Speaking on Mr Earl Moxam's news discussion programme That's a Wrap on Radio Jamaica on Sunday, Mr George Davis, deputy executive editor of Nationwide News Network, and immediate past president of the Press Association of Jamaica (PAJ), made a simple, logical point that could be easily missed.
Noting that he had no evidence as to who carried out Friday's gun attack on the offices of Nationwide, Mr Davis suggested that it could easily have been carried out by someone, external to Jamaica's tribalist political culture, seeing an opportunity to strike at the station without attracting suspicion.
It was not impossible, he suggested, that such opportunism could, in theory, flow from a "grouse" of some sort that someone has against the radio station.
Obviously, such an opportunity could have arisen because of the recent foolish and dangerous remarks aimed at Nationwide by Opposition People's National Party (PNP) General Secretary Dr Dayton Campbell at a political meeting.
Inevitably, Dr Campbell's comments have led to finger pointing.
Yet, as any well-thinking person knows, fingers shouldn't be pointed without evidence, which we hope police investigators will gather in due course.
However, as has been made clear in this space and elsewhere, Dr Campbell can't be excused for his brazen attack on press freedom in Jamaica.
To his eternal discredit, Dr Campbell even called the names of individual journalists.
All this reminds us of the message many, if not most of us would have heard while we were children that we should engage brain before opening our mouths. And further, "that yuh must learn to look roun' corner" — not least because of the possible consequences of words and deeds.
Truth be told, Dr Campbell is rapidly developing a reputation for loose-tongued recklessness which, ultimately, can only serve to undermine his party in what is now the election season.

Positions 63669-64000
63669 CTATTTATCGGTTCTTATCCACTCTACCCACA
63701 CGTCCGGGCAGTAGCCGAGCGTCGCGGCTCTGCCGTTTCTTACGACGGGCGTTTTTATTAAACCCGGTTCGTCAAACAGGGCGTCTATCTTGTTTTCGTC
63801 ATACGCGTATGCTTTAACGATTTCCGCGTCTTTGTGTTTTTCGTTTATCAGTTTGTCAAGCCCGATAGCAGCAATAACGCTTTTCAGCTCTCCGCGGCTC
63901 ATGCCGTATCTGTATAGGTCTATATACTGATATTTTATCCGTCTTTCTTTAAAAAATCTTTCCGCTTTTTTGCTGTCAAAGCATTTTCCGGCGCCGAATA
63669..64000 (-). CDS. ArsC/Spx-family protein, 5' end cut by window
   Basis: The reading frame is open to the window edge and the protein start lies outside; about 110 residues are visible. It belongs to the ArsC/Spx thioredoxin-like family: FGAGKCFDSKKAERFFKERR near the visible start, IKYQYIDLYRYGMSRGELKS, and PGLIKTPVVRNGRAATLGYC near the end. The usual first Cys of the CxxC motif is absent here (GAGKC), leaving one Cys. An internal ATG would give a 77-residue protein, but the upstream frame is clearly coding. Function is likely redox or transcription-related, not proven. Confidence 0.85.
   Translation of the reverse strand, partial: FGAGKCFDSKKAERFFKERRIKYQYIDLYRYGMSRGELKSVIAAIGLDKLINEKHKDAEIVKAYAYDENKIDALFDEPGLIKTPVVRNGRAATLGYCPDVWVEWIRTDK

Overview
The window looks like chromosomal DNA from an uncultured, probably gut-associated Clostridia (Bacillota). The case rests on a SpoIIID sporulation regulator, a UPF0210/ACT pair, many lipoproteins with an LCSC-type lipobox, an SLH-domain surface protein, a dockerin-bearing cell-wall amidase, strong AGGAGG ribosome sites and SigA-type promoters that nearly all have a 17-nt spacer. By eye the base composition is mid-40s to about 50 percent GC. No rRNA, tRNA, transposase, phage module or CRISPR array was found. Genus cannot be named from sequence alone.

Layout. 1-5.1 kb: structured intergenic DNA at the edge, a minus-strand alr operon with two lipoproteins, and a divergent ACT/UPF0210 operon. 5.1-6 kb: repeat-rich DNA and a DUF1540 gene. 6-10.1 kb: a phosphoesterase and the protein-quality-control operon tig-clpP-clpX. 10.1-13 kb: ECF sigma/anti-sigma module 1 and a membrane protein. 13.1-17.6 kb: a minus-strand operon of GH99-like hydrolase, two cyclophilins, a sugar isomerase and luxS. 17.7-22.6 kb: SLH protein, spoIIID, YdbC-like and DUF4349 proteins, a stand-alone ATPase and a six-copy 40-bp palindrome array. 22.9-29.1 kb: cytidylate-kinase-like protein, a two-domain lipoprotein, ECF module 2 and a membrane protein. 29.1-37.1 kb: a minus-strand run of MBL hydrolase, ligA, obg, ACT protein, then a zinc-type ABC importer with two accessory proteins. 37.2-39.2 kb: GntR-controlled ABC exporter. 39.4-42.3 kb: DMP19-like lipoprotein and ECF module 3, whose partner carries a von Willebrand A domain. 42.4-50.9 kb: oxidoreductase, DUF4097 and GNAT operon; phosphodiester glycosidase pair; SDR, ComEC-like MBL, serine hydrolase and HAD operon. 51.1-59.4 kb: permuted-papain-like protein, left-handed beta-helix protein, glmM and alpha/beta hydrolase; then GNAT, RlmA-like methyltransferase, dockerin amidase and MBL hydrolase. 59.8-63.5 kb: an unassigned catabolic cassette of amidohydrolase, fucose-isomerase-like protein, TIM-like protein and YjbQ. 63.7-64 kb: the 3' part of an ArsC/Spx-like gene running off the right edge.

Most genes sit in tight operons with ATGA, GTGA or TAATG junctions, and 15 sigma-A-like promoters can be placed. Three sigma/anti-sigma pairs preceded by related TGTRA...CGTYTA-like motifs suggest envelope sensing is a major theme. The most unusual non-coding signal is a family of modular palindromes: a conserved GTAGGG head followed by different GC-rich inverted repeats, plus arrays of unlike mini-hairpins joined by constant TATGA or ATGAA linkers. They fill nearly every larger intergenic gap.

Our political leaders, be they orange or green, need to pay keen attention to the rapidly changing mood of Jamaicans in relation to party politics. That's particularly in the case of our fast-growing, educated middle class.
Politicians, drunk on power and other spirits, should not be fooled by the adulation they receive from their followers at mass meetings and elsewhere.
In fact, most people are increasingly disgusted by insults, derogatory remarks, and unproven allegations from the mouths of their leaders.
Politicians should heed the cautionary words of former Prime Minister Mr P J Patterson: "Utterances from some in the political sphere and positions of authority belittle us as a nation and also undermine respect for all.
"Public respect is rapidly descending to an all-time low. The language used routinely is distasteful, disgraceful, and comments are derogatory. The tone of their delivery is devoid of respect.
"Increasingly, the public is made to endure intensely negative public discourse that abuses, demeans, and vilifies others. Instead of mutual respect, a small but vociferous number of our public speakers are consistently mean-spirited and vulgar..."
We think it's not by accident that fewer than 38 per cent of Jamaicans eligible to vote did so in the 2020 parliamentary election.
We should all consider that if that trend is not reversed, our liberal democracy will be under threat.
Jamaicans and their leaders should "tek sleep mark death".